SC grants relief to Teesta Setalvad and husband; Gujarat Police fails to explain the need for custodial interrogation

Apoorva Mandhani

20 Feb 2015 1:13 AM GMT

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  • SC grants relief to Teesta Setalvad and husband; Gujarat Police fails to explain the need for custodial interrogation

    Granting relief to social activist Teesta Setalvad and her husband, a Supreme Court Bench comprising of Justice Dipak Misra and Justice A.K. Goel has directed the Gujarat Police to refrain from arresting them in a case which alleged embezzlement of funds for a museum at Ahmedabad's Gulbarg Society which witnessed the most horrific form of killing during Gujrat riots of 2002. The direction...

    Granting relief to social activist Teesta Setalvad and her husband, a Supreme Court Bench comprising of Justice Dipak Misra and Justice A.K. Goel has directed the Gujarat Police to refrain from arresting them in a case which alleged embezzlement of funds for a museum at Ahmedabad's Gulbarg Society which witnessed the most horrific form of killing during Gujrat riots of 2002. The direction came while the bench reserved its judgment on a plea seeking anticipatory bail for the couple.

    There was formidable contingent of lawyers present in the Court for Ms .Teesta Setalvad. Apart from Mr Kapil Sibal who argued the case, Mr.K.K Venugopal, Andhyarujina, Rajiv Dhawan, Dushyant Dave, Indira Jaisingh, Huzefa Ahmadi, Kamini Jaiswal, Prashant Bhushan were present in the court to express their solidarity. For State of Gujrat Senior Advocate Mahesh Jethmalani appeared.

    The matter was transferred to the present Bench from the Bench headed by Justice Mukhopadhaya and Chief Justice of India H.L. Dattu to a Bench headed by Justice Misra without assigning any reasons. The judges have not openly recused themselves from the case. But a statement issued by Advocate Prashant Bhushan gives enough clues, he explains that the Judges should have recused themselves. He says,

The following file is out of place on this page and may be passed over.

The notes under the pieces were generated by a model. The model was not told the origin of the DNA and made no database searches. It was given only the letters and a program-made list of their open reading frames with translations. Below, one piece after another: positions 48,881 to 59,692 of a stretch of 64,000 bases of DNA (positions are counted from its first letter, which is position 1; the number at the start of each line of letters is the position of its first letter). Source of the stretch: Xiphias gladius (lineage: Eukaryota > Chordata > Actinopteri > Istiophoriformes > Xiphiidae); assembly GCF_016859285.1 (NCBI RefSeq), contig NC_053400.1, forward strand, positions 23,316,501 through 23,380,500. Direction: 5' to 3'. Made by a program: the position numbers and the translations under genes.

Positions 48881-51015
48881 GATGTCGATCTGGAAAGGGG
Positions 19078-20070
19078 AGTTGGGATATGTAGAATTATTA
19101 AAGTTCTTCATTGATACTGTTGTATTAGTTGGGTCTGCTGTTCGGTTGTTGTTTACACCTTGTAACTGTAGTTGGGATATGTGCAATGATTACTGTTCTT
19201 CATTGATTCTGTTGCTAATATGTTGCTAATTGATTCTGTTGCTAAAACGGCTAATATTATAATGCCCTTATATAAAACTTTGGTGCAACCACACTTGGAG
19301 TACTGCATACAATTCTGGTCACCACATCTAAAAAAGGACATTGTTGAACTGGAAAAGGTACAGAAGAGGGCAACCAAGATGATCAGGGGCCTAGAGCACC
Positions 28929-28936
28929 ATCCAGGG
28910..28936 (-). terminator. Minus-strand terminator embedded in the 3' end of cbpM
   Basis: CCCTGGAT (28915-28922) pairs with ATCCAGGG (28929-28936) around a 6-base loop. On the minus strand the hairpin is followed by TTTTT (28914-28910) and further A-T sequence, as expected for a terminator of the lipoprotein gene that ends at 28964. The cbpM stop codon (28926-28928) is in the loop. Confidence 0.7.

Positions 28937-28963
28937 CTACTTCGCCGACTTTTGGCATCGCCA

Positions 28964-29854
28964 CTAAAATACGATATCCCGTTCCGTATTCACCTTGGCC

“It has been brought to my notice that Mr. Narendra Modi was an invitee of and recently attended the weddings of the children of Justices Mukhopadhaya and Ramana, who are hearing the case of Teesta Setalvad. The allegation of Teesta in this case is that she is being hounded by the Gujarat Police since she had played a leading role in exposing the role of Modi in the Gujarat carnage of 2002 and is seeking accountability for it. In these circumstances the question has arisen whether it would be appropriate for these judges to hear this case.

    The Principles for a judge recusing from a case have been laid down by the Supreme Court in the 1987 case of Ranjit Thakur, where the court laid down that when a judge asks the question whether he should recuse himself from a case, the correct principle is not to ask “Will I be biased?” but to put himself in the shoes of the litigant before him and ask, “Will the litigant before me have a reasonable apprehension of bias?”

    The code of Conduct for judges framed in 1999, says that “Justice must not merely be done but it must also be seen to be done.”  It further says that, “A judge shall practice a degree of aloofness consistent with the dignity of his office.” It further says that a judge shall not decide a matter in which a friend is concerned. A consistent reading of this code requires that a judge should not socialize with politicians unless they are his close personal friends, and if so they should not hear cases concerning them. A person in Teesta's position can reasonably apprehend that Modi must have been invited to the weddings of the judges' children because they are his personal friends and in which case, she can reasonably apprehend bias in this case. I therefore feel that this is a case where the judges would be well advised to recuse themselves from the case, in order to, as the code of conduct says, “reaffirm the people's faith in the impartiality of the judiciary."

    The matter reached Supreme Court by way of an appeal filed by Setalvad and her husband against the Gujarat High Court’s order denying anticipatory bail to them. While rejecting her anticipatory bail plea, the High Court criticized the couple for allegedly wrongfully spending the funds collected to help the 2002 Gujarat riot victims. The Court observed“The facts of this case are quite shocking and disturbing. How can one seek materialistic pleasure and happiness at the expense of poor and needy persons? How can one even use five paise which is meant for the poor and the needy? The facts of this case reflect the sorry state of affairs of NGOs. The donations are made with lot of trust and hope that ultimately the money would reach the poor and needy. However, here is a case where in the name of the poor, needy and unfortunate riot-affected victims, lakhs of rupees was received and embezzled.”

    The case was considered by the High Court as a fit case of custodial interrogation in public interest.

    Senior Advocate Kapil Sibal began his argument by saying that no one was above law and anyone committing any wrong, whoever he or she may be, cannot get away with the law and this "I am saying with all humility". He paused for a while and said “State is also not above law”. His contention was that in such a case, even the State cannot commit any wrong against the people who have been putting up a fight against it.

    Highlighting Setalvad’s legal struggle, he said there have been six FIRs against them in which they were protected by the courts and the case at hand was the seventh FIR, in which "wrong" facts have been made the basis for booking them.